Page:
Aces on Bridge — Daily Columns

The Aces on Bridge: Monday, September 24th, 2012

All strange and terrible events are welcome,
But comforts we despise.

William Shakespeare

North North
Both ♠ Q 10 4
 9 4
 A K 9 7 3
♣ A Q 2
West East
♠ 3 2
 10 7 6 5
 J 6 5 4
♣ 10 9 4
♠ K J 9 8 6 5
 Q 10
♣ K J 5 3
♠ A 7
 A K Q J 8 3
 8 2
♣ 8 7 6
South West North East
1 NT 2♠
6 All pass    


There is no easy answer as to what plan South should have followed here, but his leap to six hearts was precipitous and perhaps an overbid. But how would you play the slam when West leads the spade three and East covers dummy's spade 10 with the jack?

At the table declarer won with the spade ace and drew trump in four rounds. With only one entry to dummy outside the diamond suit (the club ace), it seemed that he would need a 3-3 diamond break to make the contract. Declarer played ace, king and another diamond and shrugged his shoulders when East showed out on the third round. He ruffed in his hand and could do nothing but finesse the club queen. Had the finesse worked, he could have ruffed out the diamonds successfully. However, East produced the club king and cashed the spade king for one down.

Can you see how declarer should have made the contract? When the diamond queen and 10 fall on the first two rounds, dummy’s 9-7 have become equals against West’s J-6. All declarer needs to do is to lead the diamond nine and let it run, discarding his spade loser.

West wins with the jack and returns a club, but declarer can win with the club ace in dummy and throw his two club losers on the diamonds.

(Yes, a club lead would have beaten the slam, but I don’t ever want to play against anyone who could find that!)

This is a close call between a diamond and a spade. Had partner opened one club, I would definitely prefer the spade lead. Here a spade lead has the better chance to set the game; the diamond lead is more likely to hold the overtricks. So I would lead a diamond at pairs, a spade at teams.


♠ 8 7 6 5 2
 Q 7 4
 J 9 3
♣ Q 5
South West North East
1 1 NT
All pass      

For details of Bobby Wolff’s autobiography, The Lone Wolff, contact If you would like to contact Bobby Wolff, please leave a comment at this blog. Reproduced with permission of United Feature Syndicate, Inc., Copyright 2012. If you are interested in reprinting The Aces on Bridge column, contact


jim2October 8th, 2012 at 10:38 am

In BWTA, which diamond?

Iain ClimieOctober 8th, 2012 at 11:13 am

Hi Mr Wolff,

Declarer missed a further point here – even if diamonds break, the CK is very likely to be wrong and you’ll still have a black suit loser at the end. After drawing trumps, playing a high diamond on the 3rd rd of the suit must be right and, if East follows, now throw the spade. This works nicely if diamonds break, if. they are 4-2 with 2 honours dropping or if E has DQJ10x to go with the CK and SK – now what does he lead?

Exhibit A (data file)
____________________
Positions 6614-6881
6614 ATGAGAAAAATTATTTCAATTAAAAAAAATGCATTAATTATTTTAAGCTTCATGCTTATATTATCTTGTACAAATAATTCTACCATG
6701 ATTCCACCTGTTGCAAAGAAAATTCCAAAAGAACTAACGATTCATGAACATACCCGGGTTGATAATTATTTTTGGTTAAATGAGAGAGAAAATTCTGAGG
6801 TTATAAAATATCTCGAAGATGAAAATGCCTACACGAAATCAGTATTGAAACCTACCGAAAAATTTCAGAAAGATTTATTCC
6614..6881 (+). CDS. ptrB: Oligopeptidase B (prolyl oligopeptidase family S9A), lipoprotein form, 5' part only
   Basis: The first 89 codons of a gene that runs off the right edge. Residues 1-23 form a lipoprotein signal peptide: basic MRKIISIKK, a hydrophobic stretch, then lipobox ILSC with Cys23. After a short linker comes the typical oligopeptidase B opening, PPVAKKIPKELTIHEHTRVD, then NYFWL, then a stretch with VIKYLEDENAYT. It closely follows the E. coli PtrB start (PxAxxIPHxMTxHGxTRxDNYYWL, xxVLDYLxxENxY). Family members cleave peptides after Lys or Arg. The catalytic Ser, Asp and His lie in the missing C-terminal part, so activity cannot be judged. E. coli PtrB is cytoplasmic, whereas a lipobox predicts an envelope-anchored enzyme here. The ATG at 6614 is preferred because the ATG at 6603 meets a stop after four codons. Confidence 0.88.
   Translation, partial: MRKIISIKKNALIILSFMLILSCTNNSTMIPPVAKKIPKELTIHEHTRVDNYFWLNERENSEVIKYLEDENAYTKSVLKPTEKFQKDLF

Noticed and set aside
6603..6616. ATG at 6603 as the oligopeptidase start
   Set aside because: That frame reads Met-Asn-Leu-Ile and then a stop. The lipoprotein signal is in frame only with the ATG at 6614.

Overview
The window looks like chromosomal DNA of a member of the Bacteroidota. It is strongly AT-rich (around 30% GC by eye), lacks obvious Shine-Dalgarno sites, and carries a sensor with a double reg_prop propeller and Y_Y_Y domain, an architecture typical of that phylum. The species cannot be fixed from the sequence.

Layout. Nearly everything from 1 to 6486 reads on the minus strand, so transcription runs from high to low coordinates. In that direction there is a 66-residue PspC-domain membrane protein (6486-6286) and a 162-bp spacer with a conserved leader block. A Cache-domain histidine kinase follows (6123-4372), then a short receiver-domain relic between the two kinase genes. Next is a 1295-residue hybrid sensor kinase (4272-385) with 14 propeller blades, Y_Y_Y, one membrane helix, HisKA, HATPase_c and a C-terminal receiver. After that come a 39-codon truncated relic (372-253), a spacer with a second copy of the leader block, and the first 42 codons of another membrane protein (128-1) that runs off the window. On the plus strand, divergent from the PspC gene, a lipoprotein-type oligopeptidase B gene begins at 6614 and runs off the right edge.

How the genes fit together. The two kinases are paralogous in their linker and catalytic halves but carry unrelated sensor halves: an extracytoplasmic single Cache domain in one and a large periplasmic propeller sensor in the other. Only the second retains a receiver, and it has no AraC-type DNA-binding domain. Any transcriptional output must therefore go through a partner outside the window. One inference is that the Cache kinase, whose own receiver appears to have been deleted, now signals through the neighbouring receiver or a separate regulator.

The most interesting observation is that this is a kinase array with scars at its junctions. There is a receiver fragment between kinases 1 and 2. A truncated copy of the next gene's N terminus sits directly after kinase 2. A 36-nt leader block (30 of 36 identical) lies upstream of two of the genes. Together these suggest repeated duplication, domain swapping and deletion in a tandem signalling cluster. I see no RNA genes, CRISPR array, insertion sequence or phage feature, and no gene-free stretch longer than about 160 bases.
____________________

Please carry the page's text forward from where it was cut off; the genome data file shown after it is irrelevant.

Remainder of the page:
Iain Climie

Iain ClimieOctober 8th, 2012 at 11:17 am

Rats, the SK or even the DQ and it is still off unless the CK is right. Worth a try, though. So much for me being awake.

bobby wolffOctober 8th, 2012 at 3:35 pm

Hi Jim2,

Definitely the 3, so that the J9 can await over the declarer, where the declarer’s diamond honors are almost sure to be.

Just to think that in the beginning of learning bridge (many years ago for some), most were taught to lead the highest in partner’s suit, so that the original bidder would know how to proceed from there should make us all realize what a young game bridge (contract variety) really is.

It has improved greatly and its example from an arithmetical and logical viewpoint stands as a beacon for all to embrace. Playing card logic, not games which are essentially not card games but games played with cards, such as poker, blackjack and I am sure others, teaches positioning, timing and deft maneuvering.

Those artful characteristics plus problem solving, legal partnership communication, percentages, detective work, psychology, legal deception, and sometimes grueling mental battles symbolize to me why bridge needs to be taught in our early schooling, almost always useful in later life and never to be forgotten.

Thanks for asking.

bobby wolffOctober 8th, 2012 at 3:42 pm

Hi Iain,

Obviously when two diamond honors fall on the AK and an original club has not been led, we are already home, if we do not mess it up. As you said, if East started with QJ10x we now have to hope for the King of clubs to either be onside or singleton offside, but in any event we should be very happy when the cards are located the way the column had them.

Top of the morning to you.